After this past week’s 54-10 bludgeoning, Hawkeyes head coach Kirk Ferentz stood tall at the podium, and navigated what was arguably the toughest press conference of the season.

But one response to a question regarding his defense potentially facing fatigue & burnout sent shockwaves (and flashbacks) to frustrated Hawkeye fans.

Ferentz subsequently said “I got in trouble for saying that, let me retract that statement. That’s how football can play out sometimes.”

Because this wasn’t the first time the Hawkeyes coach had made the quip, or the second.

Let’s go back to 2014. “Happy” by Pharrell Williams was the most played song, LeBron James had just begun his second stint as a Cleveland Cavalier, and Iowa had a cataclysmic meltdown against Nebraska.

The Hawkeyes owned a 17-point lead in the final game of the regular season. But Iowa allowed the Cornhuskers to send the game to overtime, and Nebraska pulled off a stunning 37-34 upset at Kinnick.

Kirk Ferentz didn’t have any good answers, but he did have three “That’s football” quotes:

“That’s football. It goes back and forth, and fortunately we were able to get it going again and get back there and score to get to 28.”

 “I think both teams competed hard last week and this week, and that’s football.”

“That’s football. There’s ebb and flow. You could probably ask the same thing about their offense in the first half up until the last drive.”

The hashtag trended on twitter and the Iowa Book store even began selling shirts amidst the craze.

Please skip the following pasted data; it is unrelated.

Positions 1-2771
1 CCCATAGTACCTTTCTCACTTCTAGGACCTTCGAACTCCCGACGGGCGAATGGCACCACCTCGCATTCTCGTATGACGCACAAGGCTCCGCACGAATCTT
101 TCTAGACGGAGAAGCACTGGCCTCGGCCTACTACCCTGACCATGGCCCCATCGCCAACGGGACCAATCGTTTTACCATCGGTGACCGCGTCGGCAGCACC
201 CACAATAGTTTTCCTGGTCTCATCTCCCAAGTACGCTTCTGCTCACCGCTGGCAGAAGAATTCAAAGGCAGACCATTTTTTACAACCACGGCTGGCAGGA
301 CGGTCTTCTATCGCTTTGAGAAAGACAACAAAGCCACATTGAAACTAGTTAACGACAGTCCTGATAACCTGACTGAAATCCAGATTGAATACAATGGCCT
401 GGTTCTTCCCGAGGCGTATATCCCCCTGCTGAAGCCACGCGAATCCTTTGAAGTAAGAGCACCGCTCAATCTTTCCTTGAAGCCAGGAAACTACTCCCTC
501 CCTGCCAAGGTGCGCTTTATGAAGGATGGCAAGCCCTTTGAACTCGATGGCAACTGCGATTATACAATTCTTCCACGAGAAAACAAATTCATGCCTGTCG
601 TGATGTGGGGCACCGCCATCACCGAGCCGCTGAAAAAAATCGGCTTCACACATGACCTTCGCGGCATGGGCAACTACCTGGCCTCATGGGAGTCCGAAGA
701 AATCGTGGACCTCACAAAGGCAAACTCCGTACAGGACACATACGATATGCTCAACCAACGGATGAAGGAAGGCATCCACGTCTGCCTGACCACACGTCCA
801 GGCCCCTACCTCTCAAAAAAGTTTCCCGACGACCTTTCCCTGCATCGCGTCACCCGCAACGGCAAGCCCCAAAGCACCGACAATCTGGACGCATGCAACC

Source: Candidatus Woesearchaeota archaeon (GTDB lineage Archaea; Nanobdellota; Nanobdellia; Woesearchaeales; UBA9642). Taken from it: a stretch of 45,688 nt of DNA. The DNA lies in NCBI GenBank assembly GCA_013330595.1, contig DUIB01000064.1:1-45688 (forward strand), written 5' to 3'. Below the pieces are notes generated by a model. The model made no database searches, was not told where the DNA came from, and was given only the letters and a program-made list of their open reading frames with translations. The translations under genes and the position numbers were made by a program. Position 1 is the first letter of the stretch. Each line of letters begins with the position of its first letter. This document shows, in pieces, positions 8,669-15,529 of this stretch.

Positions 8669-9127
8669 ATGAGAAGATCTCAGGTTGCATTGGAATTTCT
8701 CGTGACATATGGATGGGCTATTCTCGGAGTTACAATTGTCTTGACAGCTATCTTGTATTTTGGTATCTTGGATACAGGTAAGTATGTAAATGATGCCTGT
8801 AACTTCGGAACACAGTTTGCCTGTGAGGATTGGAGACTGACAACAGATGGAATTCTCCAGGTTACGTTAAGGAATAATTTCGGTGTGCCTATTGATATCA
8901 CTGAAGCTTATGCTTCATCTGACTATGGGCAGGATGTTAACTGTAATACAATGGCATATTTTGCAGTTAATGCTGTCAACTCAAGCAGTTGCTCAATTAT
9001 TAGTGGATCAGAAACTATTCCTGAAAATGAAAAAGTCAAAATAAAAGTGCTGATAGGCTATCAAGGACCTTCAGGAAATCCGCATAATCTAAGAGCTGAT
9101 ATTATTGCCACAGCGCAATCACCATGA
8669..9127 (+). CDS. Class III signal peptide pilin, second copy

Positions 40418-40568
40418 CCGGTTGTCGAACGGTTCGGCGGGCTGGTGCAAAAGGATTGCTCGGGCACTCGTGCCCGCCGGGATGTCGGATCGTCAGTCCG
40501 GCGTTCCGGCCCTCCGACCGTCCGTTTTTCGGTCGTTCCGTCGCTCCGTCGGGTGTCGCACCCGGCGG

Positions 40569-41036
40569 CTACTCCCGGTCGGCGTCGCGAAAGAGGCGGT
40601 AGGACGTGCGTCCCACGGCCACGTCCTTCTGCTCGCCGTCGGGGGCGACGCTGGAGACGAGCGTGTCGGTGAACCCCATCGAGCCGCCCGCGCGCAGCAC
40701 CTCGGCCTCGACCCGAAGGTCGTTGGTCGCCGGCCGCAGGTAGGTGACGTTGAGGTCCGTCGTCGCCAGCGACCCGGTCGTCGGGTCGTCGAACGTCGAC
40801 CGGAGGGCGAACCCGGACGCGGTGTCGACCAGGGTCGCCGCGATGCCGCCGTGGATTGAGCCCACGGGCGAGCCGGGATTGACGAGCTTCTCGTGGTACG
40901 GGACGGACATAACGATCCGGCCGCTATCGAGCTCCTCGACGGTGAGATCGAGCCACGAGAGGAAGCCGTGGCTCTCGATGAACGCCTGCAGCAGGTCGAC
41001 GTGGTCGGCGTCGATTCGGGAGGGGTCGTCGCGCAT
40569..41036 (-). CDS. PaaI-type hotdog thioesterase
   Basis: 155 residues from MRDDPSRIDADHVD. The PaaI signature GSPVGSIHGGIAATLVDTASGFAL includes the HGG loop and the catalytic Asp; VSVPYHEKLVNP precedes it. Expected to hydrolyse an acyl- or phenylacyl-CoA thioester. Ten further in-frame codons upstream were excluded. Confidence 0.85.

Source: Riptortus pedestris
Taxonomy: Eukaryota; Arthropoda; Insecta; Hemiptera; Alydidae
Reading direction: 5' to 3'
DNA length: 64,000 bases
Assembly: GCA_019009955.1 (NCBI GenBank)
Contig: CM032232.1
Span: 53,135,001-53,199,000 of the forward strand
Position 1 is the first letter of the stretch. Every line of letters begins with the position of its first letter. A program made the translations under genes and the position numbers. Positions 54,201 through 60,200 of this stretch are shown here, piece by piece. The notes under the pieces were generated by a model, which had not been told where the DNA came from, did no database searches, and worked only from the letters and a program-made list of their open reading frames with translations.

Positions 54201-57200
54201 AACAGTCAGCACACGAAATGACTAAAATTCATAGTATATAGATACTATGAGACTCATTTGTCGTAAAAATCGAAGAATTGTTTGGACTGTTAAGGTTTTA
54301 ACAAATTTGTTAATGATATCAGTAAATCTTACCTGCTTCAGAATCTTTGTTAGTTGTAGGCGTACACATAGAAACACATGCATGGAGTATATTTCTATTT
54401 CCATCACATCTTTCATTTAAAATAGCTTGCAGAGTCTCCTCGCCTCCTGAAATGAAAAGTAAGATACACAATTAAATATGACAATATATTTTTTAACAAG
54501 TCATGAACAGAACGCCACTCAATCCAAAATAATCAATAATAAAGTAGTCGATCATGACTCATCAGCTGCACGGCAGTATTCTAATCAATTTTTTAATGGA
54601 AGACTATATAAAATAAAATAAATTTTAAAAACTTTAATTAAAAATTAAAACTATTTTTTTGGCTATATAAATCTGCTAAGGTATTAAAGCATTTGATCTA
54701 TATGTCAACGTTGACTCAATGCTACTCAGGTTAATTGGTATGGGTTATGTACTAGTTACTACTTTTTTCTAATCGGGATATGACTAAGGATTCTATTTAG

Fans couldn’t believe their head coach’s proverbial shrug. And as Ferentz told us, he got in trouble with AD Gary Barta.

Fast-forward 5 years later: Surely Kirk Ferentz learned his lesson by this point, right?

Iowa was coming off of a major upset over No. 8 Minnesota, and Kirk Ferentz said it again — in humorous fashion. Normally immobile Iowa QB Nate Stanley used his legs to help the Hawkeyes move the chains?

It was funny and nobody made anything of it, right? But Kirk Ferentz remembered he shouldn’t be saying that.

The approach reeks of indifference, and it could be another way of saying, ‘Bleep happens.’ Maybe it’s just his way of describing his football principles.

But two (one more than one) days after saying, “That’s football,” retracting it and rewording it, he did it again.

Arland Bruce IV, one of Iowa’s top receivers, voiced feeling pressure for the offense to hold up their end of the bargain. And letting Iowa’s stellar defense down.

“We’re giving the other team the ball at the 30-yard line and they’re limiting them to field goals,” Bruce said. “It’s definitely frustrating.”

Kirk, what would you say to Arland?

“That’s football — I know I said that Saturday, too,” Ferentz acknowledged.

And then we reached the second stage: Retraction. (It was even struck from the official transcript.)

“I’ll re-qualify that so I don’t get in trouble.”

Followed by a rephrase:

“Football is a very dynamic thing, you never know how things are going to shake out. Every year is different, every story is different.”

He added: “If guys on the team understand that concept, then I don’t think you have issues with the teamwork part, as long as everybody’s doing what they’re supposed to do, making the contribution they’re supposed to make and putting the effort and commitment in that’s part of being on a team.”

So to sum things up, Kirk Ferentz is a living, breathing control-z button.

But to send things off on a fun note, former footballer Petr Cech teamed up with drummer Roger Taylor and performed a song called “That’s football” three years ago when the legendary goalie retired.

If I slice up some Kirk quotes and write a song, maybe I could convince the Hawkologist to sing it. But that’s a project for another time.

Iowa’s an 11-point favorite against Northwestern, who perhaps is the only team that can say their QB situation is almost as bad as Iowa’s. If the Hawkeyes can’t find a way to win, that’s losing football.

For more Hawkeyes coverage, follow @HawkeyeHQ on Twitter and Facebook.